Drones will disrupt logistics… One of these days

For a technology-forward company like Airspace Technologies, the opportunity to use drones in logistics is very exciting – and thanks to the work of some savvy startups, the technology could be ready fairly soon. However, much like self-driving vehicles, we will first need to settle the regulatory and insurance parts.

Imagine, for example, the impact on critical-needs transportation, such as getting human organs to the surgeons and patients who are waiting in hospitals for transplants. Shipping by air is more direct. It avoids traffic – and keep in mind that a lot of hospitals already have landing pads.

Beyond that, drones could easily make all segments of the delivery process faster.

With drones, we will be able to track the shipment at all times. Even today, thanks to our technology platform, Airspace can determine where its drivers are within only three feet. If drones have this level of GPS, they will be able to do the same.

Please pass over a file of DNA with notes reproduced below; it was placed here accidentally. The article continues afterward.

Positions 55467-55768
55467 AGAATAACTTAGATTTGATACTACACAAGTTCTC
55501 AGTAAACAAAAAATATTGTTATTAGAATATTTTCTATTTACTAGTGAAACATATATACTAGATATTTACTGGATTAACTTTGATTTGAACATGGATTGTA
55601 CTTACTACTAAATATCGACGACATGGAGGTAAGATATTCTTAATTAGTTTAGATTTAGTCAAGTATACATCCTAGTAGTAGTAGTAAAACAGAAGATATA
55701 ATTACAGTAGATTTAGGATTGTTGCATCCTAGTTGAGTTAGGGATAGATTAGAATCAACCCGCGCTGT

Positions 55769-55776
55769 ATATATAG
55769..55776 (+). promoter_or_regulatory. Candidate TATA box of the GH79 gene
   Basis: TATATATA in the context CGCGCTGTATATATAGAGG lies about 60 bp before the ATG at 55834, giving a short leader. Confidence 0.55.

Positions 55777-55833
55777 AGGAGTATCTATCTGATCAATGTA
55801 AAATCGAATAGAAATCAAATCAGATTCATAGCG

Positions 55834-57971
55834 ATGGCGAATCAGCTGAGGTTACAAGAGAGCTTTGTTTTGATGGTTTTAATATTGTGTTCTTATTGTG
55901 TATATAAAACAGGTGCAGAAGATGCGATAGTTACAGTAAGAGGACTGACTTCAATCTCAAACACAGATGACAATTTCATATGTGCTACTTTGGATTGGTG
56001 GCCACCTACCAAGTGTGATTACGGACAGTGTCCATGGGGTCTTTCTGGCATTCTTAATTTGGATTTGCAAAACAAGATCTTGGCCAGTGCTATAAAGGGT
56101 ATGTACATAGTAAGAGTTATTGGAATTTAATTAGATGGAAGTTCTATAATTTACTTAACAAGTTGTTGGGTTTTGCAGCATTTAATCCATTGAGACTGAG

Drones will also give everybody more options

Choice tends to reduce cost. Personally, I think the most immediate effect of drones may be for local moves – from the airport to your door or the factory receiving bay, for example. Or from the Amazon depot a couple of miles away to your porch.

But some savvy startups are already working to push that envelope. A company called Volans-i is building drones intended to deliver heavy parts over long distances, even to ships at sea. We’re talking about drones that can travel 500 miles carrying 20 pounds at a top speed of 200 miles per hour. Because they have vertical takeoff and landing capabilities, all they need to land is a 15x15 foot space. That means no special infrastructure is needed. This opens up the possibility of delivering equipment to factories, hospitals, construction sites, and more.

Keep in mind that regulators are still figuring out the rules for allowing drones to operate regularly in our lower airspace. And this is only one of the issues. This is also new to insurance companies. They are working on strategies, but those strategies will depend in part on the laws and regulations government entities eventually come up with. What about mid-air accidents? And crowding our airspace? Imagine air traffic as heavy as the Interstate 5 in California during Friday rush hour or Route 95 on the East Coast on a holiday weekend. Not a pleasant thought.

What do you think is next for drones?

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